Students hold the copyright to the works they create, such as their papers, projects, theses, and dissertations. If you wish to use their work, absent any relevant university policy, you will have to treat it like any other copyrighted work.


2.  Many copyrighted works are accessed through a campus license that can override copyright. How do I know if the work I want to use is covered by such a license?

You are most likely to encounter licensed works via your campus library’s electronic journals and databases. Libraries vigorously negotiate licenses for such materials and are usually successful in getting the rights you need to use the works in your teaching. However, if you have a specific concern, contact your library.

You may also encounter works governed by licenses that specifically grant or affirm rights to use them such as those employing the Creative Commons model. Using a Creative Commons notice, creators specify the rights conveyed to users such as to copy, distribute, display, and perform the work, provided attribution is given. Watch for the double ©© in a box.

Learn more about Creative Commons.

You can link to the material from your online class unless specifically prohibited by the license.  Commonly a publisher's or aggregator's license with a research library will allow faculty and students to share it with other authorized users covered by the license.  In an online class, your students will be "authorized users".  However, your class web site should not become a portal for the rest of the world to acces your library's licensed resources. You can avoid this be restricting access to your class site to the enrolled students.

3. A. Traditional Face-To-Face Classroom

The work I want to use in class is both copyrighted and free of any license. Does the copyright law grant me any specific rights to use it in a traditional classroom setting?

Yes. Section 110(1) of the copyright law makes special provision for displaying images, playing motion pictures or sound recordings, or performing works in classes.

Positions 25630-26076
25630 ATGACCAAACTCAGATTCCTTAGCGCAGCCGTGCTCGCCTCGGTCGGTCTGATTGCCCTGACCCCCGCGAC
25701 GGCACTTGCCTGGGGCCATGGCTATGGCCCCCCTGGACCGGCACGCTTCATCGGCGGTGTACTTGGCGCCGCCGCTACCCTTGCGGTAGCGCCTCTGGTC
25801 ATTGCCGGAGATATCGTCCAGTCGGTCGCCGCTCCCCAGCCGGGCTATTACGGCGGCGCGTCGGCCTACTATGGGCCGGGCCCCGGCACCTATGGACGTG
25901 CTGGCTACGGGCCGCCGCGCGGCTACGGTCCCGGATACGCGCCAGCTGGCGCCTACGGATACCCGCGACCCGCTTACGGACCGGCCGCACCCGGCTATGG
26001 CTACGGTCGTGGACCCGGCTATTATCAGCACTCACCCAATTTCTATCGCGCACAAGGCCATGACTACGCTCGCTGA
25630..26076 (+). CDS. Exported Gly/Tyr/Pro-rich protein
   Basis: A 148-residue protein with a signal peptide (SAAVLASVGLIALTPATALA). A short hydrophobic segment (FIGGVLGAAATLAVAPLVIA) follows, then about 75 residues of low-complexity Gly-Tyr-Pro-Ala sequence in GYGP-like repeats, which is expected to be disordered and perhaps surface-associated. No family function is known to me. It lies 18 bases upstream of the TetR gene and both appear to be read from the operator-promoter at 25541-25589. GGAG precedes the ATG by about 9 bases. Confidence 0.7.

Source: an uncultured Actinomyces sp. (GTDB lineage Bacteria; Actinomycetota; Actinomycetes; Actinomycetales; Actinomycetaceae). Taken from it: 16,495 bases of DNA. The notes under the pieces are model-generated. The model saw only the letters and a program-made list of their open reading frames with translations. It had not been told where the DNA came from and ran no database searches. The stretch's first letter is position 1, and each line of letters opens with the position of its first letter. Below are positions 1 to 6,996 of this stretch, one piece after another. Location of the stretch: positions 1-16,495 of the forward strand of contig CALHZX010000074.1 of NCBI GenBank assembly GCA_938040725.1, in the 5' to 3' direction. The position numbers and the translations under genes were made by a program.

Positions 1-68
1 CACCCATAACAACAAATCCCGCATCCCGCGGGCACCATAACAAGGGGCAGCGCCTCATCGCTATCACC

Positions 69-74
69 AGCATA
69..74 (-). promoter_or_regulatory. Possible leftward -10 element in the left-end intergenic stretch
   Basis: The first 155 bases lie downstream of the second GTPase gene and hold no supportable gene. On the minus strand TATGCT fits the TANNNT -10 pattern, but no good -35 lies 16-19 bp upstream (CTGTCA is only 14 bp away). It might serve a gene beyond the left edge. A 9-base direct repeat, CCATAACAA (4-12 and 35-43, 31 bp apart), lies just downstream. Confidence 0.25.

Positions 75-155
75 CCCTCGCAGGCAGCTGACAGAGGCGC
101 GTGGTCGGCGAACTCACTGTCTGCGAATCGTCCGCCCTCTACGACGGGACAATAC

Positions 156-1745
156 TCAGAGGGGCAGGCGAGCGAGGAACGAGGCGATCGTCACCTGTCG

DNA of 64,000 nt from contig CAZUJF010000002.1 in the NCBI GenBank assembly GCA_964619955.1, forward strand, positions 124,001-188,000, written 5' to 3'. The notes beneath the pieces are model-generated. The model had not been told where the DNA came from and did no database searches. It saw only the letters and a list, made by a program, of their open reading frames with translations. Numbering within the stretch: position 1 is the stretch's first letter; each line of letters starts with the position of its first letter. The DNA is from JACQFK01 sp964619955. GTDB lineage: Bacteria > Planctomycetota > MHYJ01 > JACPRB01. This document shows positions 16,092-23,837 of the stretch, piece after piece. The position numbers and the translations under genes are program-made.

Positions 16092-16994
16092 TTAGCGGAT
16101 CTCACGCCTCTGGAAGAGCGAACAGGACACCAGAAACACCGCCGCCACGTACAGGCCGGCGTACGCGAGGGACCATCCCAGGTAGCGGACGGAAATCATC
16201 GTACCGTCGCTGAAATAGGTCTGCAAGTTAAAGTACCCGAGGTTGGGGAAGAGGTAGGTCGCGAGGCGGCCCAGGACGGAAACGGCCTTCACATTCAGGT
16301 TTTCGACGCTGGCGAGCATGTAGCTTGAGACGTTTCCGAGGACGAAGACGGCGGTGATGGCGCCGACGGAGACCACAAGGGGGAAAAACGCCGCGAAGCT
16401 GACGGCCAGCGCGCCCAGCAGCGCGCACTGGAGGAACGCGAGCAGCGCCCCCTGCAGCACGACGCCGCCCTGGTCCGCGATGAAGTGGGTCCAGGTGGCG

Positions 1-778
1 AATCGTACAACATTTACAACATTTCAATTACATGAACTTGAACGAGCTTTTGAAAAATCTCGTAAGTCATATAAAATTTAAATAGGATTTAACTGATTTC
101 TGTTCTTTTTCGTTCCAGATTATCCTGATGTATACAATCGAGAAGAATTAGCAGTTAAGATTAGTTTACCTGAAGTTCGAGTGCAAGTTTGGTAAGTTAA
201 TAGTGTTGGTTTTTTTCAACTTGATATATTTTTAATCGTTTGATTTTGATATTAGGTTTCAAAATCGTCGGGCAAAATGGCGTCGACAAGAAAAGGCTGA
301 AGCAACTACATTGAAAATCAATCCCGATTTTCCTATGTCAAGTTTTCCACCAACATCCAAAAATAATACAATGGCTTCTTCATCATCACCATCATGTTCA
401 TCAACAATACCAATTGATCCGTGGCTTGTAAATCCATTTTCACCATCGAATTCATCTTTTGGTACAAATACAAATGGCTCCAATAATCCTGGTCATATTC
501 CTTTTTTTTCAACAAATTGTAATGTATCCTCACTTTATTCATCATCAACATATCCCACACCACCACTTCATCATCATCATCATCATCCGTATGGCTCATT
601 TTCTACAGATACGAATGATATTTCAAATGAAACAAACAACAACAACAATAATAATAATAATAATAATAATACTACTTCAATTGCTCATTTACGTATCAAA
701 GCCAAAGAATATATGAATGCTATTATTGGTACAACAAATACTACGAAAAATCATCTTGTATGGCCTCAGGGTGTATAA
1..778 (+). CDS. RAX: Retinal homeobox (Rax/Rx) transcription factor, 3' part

You may display or perform a work in your class without obtaining permission when your use is

  • for instructional purposes;
  • in face-to-face teaching; and
  • at a nonprofit educational institution.

If you don’t meet all three of these criteria, consider whether what you have in mind is a fair use. Fair use is addressed below in #4. The rest of question #3, below, discusses movies, images, playing music, and creating handouts. 

a.  Can I show part or all of a copyrighted movie in my classroom? And does it matter if I’m

  • using my own copy?
  • using the library’s copy?
  • using a copy I rented from a store?
  • using a copy I taped from TV?

In order to fit within the 110(1) exemption, the copy, whoever it belongs to, must have been “lawfully” made. Note that a fair use copy is lawfully made. (See fair use described below in question #4.) What this is intended to prohibit is the use of bootlegged or pirated copies.

Under section 110(1), you are allowed to show all or part of any of these copies in your face-to-face classroom as long as it is for the educational purposes of your class (not just entertainment). In particular, you can show a rented movie as long as you have not entered into a license or agreement with the rental store that would prohibit such use.

b.  The copy I have is VHS or a DVD and is getting worn out. Can I

  • digitize it or copy it and show that?
  • ask the library to digitize either my copy or theirs for showing in class?

There is nothing in section 110(1) that addresses “reproduction” which is what migrating your VHS copy to digital format would be. In order for you, the professor, to digitize your VHS, you would have to rely on fair use (see question #4, below), which may justify digitizing portions of the work, but probably not the entire movie. If the work is available in digital format, buy it (or ask your library to buy it) and you can show that.

If the work is not available in digital format for you or your library to purchase, your library can digitize its VHS copy as long as it can be reasonably described as deteriorating. The library is allowed to do this pursuant to a different section of the Copyright Act.

c. Can I display a copyrighted picture, image, graph, chart, text, etc. to my class?

Yes, you may display these kinds of copyrighted works in your class. However, what you need to consider is how you obtained the copy of the image etc. that you want to display. Are you using slides (35 mm or digital) you made from

  • printed books or journals?
  • the library’s electronic databases and journals?
  • works you found on a Web site?

Reproducing a picture, image, graph, etc. from printed works or works found on the web, in whatever format, is not covered in section 110(1). Your reproduction must be considered a fair use (see question #4, below) or you need to seek permission. There is often a strong fair use argument in favor of this practice.

Reproducing works obtained from the library’s electronic databases and journals, on the other hand, is governed by the terms of the campus license. Consult your library to be confident this kind of use is permitted by the license.